Contemporary ecstatic naturalism was first formulated in Professor Robert S. Corrington’s Nature and Spirit: An Essay in Ecstatic Naturalism (Fordham University Press, 1992). This has been followed by a number of publications further extending the scope of this unique portrayal of nature, perhaps best expressed in his Ecstatic Naturalism: Signs of the World (Indiana University Press, 1994) and A Semiotic Theory of Theology and Philosophy (Cambridge University Press, 2000). In these later works Corrington probes into the correlation of psychosemiotics with the psychoanalytic theories of Freud, Rank, Jung, Reich, and Kristeva wherein the human unconscious shows itself to be the multiform gateway to the vast underconscious of nature. Theologically, panentheism is critiqued for its intemperate application of theories of relation and teleology to an unwieldy theory of nature as the “order of orders.”

In his semiotic trilogy, (Ecstatic NaturalismNature’s Self, and Nature’s Religion) Corrington locates the human process within vast natural potencies that shape and groove all that we say, contrive, surmise, conjecture, build or dream. His 2003 work, Riding the Windhorse: On Manic-Depressive Order and the Quest for Wholeness, applies the regnant categories of ecstatic naturalism to the highly destructive yet creative mode of attunement found in manic-depressive disorder.

As part of his procedure of emancipatory reenactment, Professor Corrington has addressed the philosophy of the founder of pragmaticism and the larger tradition of semiotics in his 1993 book, Introduction to C.S. Peirce. He has used this procedure in regrounding the psychoanalysis of Wilhelm Reich in his 2003 work, Wilhelm Reich: Psychoanalyst and Radical Naturalist. In both cases slumbering potencies are set free to appear in their relevant sphere of prevalence thus coaxing latent momenta from nature naturing into their fitful puissance in nature natured.

Ecstatic naturalism has roots in Protestant Liberalism, most notably Tillich. Equally primary are the writings of Euro-American pragmatists and pragmaticists, but without the relativistic stance of Neo-Pragmatism. Robert Neville’s work has been approached from within this template. From the beginning, the dialogue with phenomenology has led to an ordinal phenomenology working in tandem with a horizonal hermeneutics to articulate regnant orders of relevance: cf., The Community of Interpreters (Mercer 1987 & 1995). Increasingly, the powerful system of Schopenhauer has emerged as one of the most important dialogue partners of ecstatic naturalism, helping open the door to an aesthetic transfiguration (replacement?) of religion. Aesthetic sacred folds hold and proffer the irruptions of the so-called holy within the innumerable orders of the “world.”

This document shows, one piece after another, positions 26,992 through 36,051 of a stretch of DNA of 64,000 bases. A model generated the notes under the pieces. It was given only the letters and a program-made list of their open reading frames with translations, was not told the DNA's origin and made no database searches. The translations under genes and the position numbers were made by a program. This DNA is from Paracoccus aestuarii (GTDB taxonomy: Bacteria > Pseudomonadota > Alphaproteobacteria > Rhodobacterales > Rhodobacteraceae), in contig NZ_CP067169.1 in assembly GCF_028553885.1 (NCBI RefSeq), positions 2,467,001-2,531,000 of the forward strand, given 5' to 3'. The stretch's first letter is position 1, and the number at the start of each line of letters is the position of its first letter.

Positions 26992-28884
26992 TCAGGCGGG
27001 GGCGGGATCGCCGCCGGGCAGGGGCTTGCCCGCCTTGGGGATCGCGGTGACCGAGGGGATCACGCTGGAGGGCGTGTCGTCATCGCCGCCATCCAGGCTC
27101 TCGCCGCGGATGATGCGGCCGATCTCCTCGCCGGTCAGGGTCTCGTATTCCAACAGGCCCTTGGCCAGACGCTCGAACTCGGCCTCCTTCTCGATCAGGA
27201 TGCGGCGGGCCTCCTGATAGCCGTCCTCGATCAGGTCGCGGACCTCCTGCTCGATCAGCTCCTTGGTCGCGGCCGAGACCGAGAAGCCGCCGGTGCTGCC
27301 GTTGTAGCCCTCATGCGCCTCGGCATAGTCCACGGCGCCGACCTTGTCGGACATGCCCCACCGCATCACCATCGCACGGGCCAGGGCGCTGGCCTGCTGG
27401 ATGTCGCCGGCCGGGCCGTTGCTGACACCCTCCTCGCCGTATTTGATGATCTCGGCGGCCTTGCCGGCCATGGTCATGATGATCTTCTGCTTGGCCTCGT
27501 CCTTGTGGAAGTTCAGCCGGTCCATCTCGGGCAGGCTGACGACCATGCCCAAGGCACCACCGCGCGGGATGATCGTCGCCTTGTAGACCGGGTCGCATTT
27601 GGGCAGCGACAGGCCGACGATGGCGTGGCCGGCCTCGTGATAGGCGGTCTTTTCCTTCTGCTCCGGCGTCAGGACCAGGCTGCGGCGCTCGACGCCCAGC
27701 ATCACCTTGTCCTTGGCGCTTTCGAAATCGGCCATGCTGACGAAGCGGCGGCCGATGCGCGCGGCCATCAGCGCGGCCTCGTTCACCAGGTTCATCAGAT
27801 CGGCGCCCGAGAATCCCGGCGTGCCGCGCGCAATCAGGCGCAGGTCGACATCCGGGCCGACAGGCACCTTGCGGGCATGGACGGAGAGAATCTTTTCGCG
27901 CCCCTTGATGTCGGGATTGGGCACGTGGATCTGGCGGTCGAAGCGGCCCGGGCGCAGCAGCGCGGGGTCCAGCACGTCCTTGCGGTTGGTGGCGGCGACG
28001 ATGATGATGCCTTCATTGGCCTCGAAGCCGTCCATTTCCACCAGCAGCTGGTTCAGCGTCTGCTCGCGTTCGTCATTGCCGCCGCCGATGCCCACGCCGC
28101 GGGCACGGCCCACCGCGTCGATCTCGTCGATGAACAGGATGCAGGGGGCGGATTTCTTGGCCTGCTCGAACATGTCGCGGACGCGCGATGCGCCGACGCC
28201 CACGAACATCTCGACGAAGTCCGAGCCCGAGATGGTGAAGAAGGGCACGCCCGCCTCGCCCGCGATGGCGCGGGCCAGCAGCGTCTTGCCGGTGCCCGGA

An ecstatic naturalism is a perspective that seeks to move toward an aesthetic phenomenology of nature’s “sacred folds”—special centers of numinous meaning and power that may be found throughout nature, where “nature” may be understood to mean an encompassing reality that has no other, there is no referent “for” nature nor any outside “to” nature. Nature is all that there is: nature is whatever is, in whatever way. From nature’s sacred folds emerges a fierce self-othering, nature naturing, where “it” moves ecstatically ejecting semiotically dense momenta.Nature naturing is the inexhaustible well of nature’s atemporal creating underconscious, “it” is the not-yet-in-time mode of preordinal expression. This preordinal expression manifests itself as created nature, a plane of immanence composed of innumerable orders, or nature natured. The plane of nature natured is not without access to its depth dimension however, and the creativity of the depth dimension does not necessarily evidence a telic plan, either. Nature naturing is not the unified will or intelligence of a supreme Being, and “it” is not the sacred, for there is no “whatness” to nature naturing, but only “its” “how.” Unlike other theological perspectives friendly to the tradition of naturalism (process thought, for example) an ecstatic naturalism denies thatnature naturing molds nature natured simply into pleasing shapes. Melancholy, pain, and anguish are just as much to be accounted for in the aesthetic phenomenology that an ecstatic naturalism employs. For ecstatic naturalism,naturing naturing is “beyond good and evil” and “sustains the just and the unjust, beautiful and the demonic, the fragmented and the harmonious, the honorific and the detestable, the living and the dead (via effects) and the realms of the possible and the actual.”

From the ecstatic naturalist standpoint, as noted, the distinction between nature naturing and nature natured colors and specifies almost all aspects of, and possibilities for, human life. It indicates, among other things, that the unconscious is far more important, both religiously and philosophically, than has usually been acknowledged. While the conscious represents only one set of aspects of our relation with nature natured, the unconscious is our direct connection both to wider aspects of nature natured, and in certain respects, to the potencies that emerge fromnature naturing. The conscious life is much more precarious than traditional monotheisms would allow, but also more magical than traditional naturalisms could recognize.